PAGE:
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PLoS One. 2010 Jul 22;5(7):e11469. doi: 10.1371/journal.pone.0011469.

Tumor-derived microvesicles induce, expand and up-regulate biological activities of human regulatory T cells (Treg).

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University of Pittsburgh Cancer Institute, Pittsburgh, Pennsylvania, United States of America.



Tumor-derived microvesicles (TMV) or exosomes are present in body fluids of patients with cancer and might be involved in tumor progression. The frequency and suppressor functions of peripheral blood CD4(+)CD25(high)FOXP3(+) Treg are higher in patients with cancer than normal controls. The hypothesis is tested that TMV contribute to induction/expansion/and activation of human Treg.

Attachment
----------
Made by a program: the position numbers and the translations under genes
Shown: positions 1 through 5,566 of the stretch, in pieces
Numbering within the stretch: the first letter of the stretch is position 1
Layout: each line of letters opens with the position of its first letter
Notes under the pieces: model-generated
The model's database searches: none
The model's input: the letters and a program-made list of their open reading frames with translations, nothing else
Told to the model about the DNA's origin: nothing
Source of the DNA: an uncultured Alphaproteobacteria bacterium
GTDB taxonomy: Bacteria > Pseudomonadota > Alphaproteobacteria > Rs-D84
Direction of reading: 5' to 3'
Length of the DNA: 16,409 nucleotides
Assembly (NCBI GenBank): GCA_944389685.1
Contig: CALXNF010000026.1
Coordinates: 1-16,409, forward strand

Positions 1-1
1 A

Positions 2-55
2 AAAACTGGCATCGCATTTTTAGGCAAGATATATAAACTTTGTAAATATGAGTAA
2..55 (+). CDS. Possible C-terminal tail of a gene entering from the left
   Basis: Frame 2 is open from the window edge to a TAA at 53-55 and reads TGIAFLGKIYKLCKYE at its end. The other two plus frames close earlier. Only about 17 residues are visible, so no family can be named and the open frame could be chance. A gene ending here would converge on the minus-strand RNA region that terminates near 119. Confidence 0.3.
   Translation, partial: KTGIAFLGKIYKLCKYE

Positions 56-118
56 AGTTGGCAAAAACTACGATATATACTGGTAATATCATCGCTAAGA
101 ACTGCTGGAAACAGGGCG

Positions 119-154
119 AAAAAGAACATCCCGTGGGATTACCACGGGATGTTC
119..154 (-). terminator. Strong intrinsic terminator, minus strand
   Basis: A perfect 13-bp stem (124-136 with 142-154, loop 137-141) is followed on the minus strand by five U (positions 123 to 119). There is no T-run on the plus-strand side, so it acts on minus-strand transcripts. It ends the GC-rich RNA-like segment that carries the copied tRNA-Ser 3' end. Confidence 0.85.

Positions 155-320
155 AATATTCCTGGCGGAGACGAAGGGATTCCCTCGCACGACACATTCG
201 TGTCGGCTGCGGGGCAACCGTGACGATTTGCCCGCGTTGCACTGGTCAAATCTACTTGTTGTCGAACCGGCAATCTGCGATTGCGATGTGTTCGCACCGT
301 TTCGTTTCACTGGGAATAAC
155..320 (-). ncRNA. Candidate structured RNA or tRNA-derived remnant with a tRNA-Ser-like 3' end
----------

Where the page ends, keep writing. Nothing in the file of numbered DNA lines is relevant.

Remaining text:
TMV isolated from supernatants of tumor cells but not normal cells induced the generation and enhanced expansion of human Treg. TMV also mediated conversion of CD4(+)CD25(neg) T cells into CD4(+)CD25(high)FOXP3(+) Treg. Upon co-incubation with TMV, Treg showed an increased FasL, IL-10, TGF-beta1, CTLA-4, granzyme B and perforin expression (p<0.05) and mediated stronger suppression of responder cell (RC) proliferation (p<0.01). Purified Treg were resistant to TMV-mediated apoptosis relative to other T cells. TMV also increased phospho-SMAD2/3 and phospho-STAT3 expression in Treg. Neutralizing Abs specific for TGF-beta1 and/or IL-10 significantly inhibited TMV ability to expand Treg.


This study suggests that TMV have immunoregulatory properties. They induce Treg, promote Treg expansion, up-regulate Treg suppressor function and enhance Treg resistance to apoptosis. Interactions of TMV with Treg represent a newly-defined mechanism that might be involved in regulating peripheral tolerance by tumors and in supporting immune evasion of human cancers.

[Indexed for MEDLINE]
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